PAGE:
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Help! If any one of you read these stories, and ansewered these questions, I’m really stuck and IDK what to do. In the two parts of this assignment, you will demonstrate what you have learned about the elements of fiction and the techniques authors use to create suspense and communicate meaning. Part 1: Which story did you read? Describe the physical setting of the story. Which words or descriptions contribute to the emotional setting or mood? What is the mood that results from the author’s use of description? What is the theme? How do the final lines of the story influence the meaning or theme of the story? What techniques does the author use to create suspense throughout the story? Do you think the techniques you identified in question four were effective? Did they create suspense for you? In your opinion, what technique could be used more effectively? What techniques does the author use to create a surprise ending? Were you surprised by the twist? If so, why? If not, what should the author have done to make the ending more surprising and effective? What was your experience in reading this story? Did it evoke fear or physically have an effect on you? Why or why not? Part 2: Create your own story with a twist ending. Write a synopsis of the story up to the ending, and then fully develop the ending. Use at least three techniques that create suspense and a twist ending. Identify the techniques by labeling them. Create an alternate twist ending of the story that you read in the lesson. Summarize any changes that you would need to make to the rest of the story for your ending to make sense, and then fully develop your alternate ending. Use at least three techniques that create suspense and a twist ending. Identify the techniques by labeling them. Oops, I forgot to name the 3 stories: “The Boarded Window” by Ambrose Bierce, 1891 Old man Murlock boards up the only window in his house. Does he do this to keep something out or to keep something in? “Beware of the Dog” by Roald Dahl, 1946 A British fighter pilot crashes; this is the tale of his recovery. “The Sniper” by Liam O’Flaherty, 1923 A shootout between the two sides of the Irish Civil War unfolds one dark night.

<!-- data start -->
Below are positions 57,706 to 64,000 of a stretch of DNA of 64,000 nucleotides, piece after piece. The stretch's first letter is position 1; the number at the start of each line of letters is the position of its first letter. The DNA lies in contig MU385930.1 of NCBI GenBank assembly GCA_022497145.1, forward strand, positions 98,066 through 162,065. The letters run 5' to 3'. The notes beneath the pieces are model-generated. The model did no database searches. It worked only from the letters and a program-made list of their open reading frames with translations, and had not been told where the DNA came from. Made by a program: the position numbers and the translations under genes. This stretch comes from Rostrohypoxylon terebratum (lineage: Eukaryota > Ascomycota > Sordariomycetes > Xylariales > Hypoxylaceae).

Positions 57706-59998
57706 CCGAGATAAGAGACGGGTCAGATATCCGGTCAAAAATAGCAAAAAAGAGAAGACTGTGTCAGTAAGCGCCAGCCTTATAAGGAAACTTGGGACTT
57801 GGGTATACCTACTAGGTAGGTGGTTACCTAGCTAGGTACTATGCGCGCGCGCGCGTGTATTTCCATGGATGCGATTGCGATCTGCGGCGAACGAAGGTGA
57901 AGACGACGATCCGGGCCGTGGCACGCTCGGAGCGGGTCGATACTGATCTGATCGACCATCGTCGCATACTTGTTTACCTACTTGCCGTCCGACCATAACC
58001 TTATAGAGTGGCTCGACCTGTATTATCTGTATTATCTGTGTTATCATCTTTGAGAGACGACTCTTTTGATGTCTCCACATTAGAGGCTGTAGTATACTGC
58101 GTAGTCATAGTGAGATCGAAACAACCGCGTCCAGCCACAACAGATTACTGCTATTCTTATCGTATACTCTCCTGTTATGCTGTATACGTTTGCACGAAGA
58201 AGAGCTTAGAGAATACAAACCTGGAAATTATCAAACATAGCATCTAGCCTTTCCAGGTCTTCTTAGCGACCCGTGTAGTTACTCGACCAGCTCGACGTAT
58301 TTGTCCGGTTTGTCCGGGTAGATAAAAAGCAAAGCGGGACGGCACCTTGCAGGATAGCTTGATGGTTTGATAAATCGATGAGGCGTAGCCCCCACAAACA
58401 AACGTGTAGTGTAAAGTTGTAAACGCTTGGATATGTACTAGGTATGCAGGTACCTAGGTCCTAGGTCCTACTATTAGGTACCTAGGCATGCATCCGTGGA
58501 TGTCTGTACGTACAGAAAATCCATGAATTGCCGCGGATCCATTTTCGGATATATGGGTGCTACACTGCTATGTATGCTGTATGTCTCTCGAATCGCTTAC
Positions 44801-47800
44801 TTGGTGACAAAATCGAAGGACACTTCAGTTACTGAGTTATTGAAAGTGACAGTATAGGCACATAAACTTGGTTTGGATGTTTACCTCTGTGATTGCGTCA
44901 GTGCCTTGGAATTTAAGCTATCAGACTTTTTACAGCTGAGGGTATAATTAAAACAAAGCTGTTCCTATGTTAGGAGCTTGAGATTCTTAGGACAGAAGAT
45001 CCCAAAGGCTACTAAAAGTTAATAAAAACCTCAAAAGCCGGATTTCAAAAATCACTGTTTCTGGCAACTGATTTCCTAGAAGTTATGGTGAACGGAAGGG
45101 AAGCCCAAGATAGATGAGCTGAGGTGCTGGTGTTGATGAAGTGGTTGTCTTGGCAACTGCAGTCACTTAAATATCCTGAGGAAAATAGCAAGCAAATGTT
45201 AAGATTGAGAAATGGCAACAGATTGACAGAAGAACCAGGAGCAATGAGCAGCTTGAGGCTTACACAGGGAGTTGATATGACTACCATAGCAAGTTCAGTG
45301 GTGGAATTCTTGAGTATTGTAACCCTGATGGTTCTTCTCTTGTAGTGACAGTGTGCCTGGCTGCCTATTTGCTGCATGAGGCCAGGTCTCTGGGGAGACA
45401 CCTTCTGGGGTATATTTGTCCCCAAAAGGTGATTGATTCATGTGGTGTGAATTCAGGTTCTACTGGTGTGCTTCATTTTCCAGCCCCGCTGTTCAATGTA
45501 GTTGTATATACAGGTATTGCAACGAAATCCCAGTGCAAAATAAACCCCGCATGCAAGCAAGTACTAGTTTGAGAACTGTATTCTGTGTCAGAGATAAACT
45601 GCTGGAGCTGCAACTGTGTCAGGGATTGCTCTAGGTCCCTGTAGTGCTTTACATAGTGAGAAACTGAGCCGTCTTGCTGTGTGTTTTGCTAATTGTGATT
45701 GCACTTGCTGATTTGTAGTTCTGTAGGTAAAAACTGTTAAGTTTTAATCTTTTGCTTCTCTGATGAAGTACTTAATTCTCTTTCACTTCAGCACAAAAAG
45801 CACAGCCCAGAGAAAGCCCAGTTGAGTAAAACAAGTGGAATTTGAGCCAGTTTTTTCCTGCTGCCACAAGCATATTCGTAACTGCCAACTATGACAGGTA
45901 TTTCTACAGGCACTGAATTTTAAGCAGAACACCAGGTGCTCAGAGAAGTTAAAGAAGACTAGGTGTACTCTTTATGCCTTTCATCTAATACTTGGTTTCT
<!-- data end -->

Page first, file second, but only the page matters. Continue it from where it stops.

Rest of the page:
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“I Sit and Look Out” Walt Whitman I Sit and look out upon all the sorrows of the world, and upon all oppression and shame; I hear secret convulsive sobs from young men, at anguish with themselves, remorseful after deeds done; I see, in low life, the mother misused by her children, dying, neglected, gaunt, desperate; I see the wife misused by her husband—I see the treacherous seducer of young women; I mark the ranklings of jealousy and unrequited love, attempted to be hid—I see these sights on the earth; I see the workings of battle, pestilence, tyranny—I see martyrs and prisoners; I observe a famine at sea—I observe the sailors casting lots who shall be kill’d, to preserve the lives of the rest; I observe the slights and degradations cast by arrogant persons upon laborers, the poor, and upon negroes, and the like; All these—All the meanness and agony without end, I sitting, look out upon, See, hear, and am silent. “First they came for…” Martin Niemöller First they came for the Socialists, and I did not speak out-— Because I was not a Socialist. Then they came for the Trade Unionists, and I did not speak out— Because I was not a Trade Unionist. Then they came for the Jews, and I did not speak out— Because I was not a Jew. Then they came for me—and there was no one left to speak for me. Use the excerpts above to write an essay, at least two paragraphs, supporting the question below. Remember to clearly state your main point and use quotes from the text to support your response, using the proper MLA format. How do Niemöller’s words in “First they came for…” repeat the theme developed in “I Sit and Look Out” by Walt Whitman?